The composition of subgingival microbiota is related to the status of periodontal health. 16S rRNA sequencing has been proved useful and efficient to assess the composition of subgingival microbiota. However, different homogenization methods utilized to isolate bacterial DNA from subgingival plaque can affect sequencing results, especially from small samples. The study was aimed to compare two common homogenization methods for DNA extraction from plaque samples that allow for accurate genomic sequencing of subgingival microbiota.
Materials and Methods:
Subgingival plaque samples were collected from interproximal sites of molars of one subject and stored in 150 μl TE buffer at -80 0C. Microbial genomic DNA was extracted using a MO BIO Powersoil DNA Isolation Kit. Cell lysis and homogenization was either performed with 0.1 mm Silica Beads (SI) or 0.7 mm Garnet Beads (GA) on a Vortex. 16S rRNA sequencing (Illumina MiSeq) was then performed to create the corresponding subgingival bacterial genomic profile. Taxonomic assignments to operational taxonomic units (OTUs) from phylum to species level were completed using CLC Genomics Workbench v10 with 98% matching to reference databases (Human Oral Microbiome Database).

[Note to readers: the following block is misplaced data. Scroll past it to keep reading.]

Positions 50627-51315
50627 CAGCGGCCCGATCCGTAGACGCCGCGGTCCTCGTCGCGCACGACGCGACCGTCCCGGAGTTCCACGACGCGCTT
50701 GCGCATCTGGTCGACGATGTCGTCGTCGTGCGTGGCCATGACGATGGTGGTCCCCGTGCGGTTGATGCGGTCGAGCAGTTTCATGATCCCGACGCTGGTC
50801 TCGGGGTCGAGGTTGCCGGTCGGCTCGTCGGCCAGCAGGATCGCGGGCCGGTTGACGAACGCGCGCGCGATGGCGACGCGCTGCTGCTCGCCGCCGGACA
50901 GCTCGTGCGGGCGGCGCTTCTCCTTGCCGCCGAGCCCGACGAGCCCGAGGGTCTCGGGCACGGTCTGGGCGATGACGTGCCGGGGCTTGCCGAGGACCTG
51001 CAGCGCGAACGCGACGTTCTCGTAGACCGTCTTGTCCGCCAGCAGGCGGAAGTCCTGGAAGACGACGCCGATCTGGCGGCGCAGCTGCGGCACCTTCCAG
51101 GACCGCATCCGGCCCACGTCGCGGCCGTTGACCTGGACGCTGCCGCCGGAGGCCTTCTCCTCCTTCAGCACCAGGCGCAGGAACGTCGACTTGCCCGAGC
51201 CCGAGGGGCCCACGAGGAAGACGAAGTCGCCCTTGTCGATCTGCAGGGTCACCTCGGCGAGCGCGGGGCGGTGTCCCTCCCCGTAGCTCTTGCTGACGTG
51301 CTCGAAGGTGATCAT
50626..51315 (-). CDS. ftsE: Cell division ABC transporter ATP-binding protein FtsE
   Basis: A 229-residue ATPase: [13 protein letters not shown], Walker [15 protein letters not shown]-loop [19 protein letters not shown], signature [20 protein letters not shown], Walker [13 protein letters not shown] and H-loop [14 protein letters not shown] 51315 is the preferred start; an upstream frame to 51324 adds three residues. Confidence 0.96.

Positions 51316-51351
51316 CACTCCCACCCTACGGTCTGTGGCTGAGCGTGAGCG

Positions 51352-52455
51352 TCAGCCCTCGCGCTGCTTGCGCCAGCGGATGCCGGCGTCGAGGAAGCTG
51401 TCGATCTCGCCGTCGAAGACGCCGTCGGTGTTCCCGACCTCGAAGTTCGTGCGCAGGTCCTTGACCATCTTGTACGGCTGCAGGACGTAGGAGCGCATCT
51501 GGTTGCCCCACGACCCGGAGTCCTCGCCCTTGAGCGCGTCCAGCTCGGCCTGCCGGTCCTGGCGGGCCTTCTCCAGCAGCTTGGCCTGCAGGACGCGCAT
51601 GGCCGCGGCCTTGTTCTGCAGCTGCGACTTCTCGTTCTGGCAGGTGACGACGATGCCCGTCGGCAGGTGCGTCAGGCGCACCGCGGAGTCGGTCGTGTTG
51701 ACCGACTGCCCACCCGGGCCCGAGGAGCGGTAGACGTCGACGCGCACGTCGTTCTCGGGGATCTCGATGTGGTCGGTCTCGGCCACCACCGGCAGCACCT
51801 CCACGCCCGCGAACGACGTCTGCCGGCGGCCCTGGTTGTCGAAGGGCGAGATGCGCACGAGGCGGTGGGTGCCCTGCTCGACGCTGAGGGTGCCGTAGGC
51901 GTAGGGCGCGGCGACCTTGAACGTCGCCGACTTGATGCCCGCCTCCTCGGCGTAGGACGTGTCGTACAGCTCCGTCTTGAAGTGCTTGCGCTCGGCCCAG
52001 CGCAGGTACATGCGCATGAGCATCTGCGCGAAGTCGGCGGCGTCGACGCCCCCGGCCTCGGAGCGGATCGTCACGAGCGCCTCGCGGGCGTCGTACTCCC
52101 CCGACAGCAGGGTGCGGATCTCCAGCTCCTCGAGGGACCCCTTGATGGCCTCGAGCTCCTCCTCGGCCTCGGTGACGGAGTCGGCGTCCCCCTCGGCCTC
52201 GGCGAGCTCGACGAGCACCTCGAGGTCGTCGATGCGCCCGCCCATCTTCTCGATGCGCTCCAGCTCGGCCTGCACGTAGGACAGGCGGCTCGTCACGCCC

Primary commensal and periodontal bacterial species including Camphylobacter gracilis, Corynebacterium matruchotii, Fusobacterium nucleatum, and Porphyromonas gingivalis with relative abundance equal to or more than 1% were identified by sequencing in two groups. There was no significant difference of relative abundance in any species between two groups based on homogenization methods. The alpha diversity (Shannon index, OTU numbers) and beta diversity (Bray-Curtis distance) between two groups were not significantly different. Part of the samples in the SI group could not be sequenced due to failure of amplification.
Subgingival bacteria were successfully identified by two bead-based homogenization methods. There was no difference of microbial composition and diversity using different homogenization methods.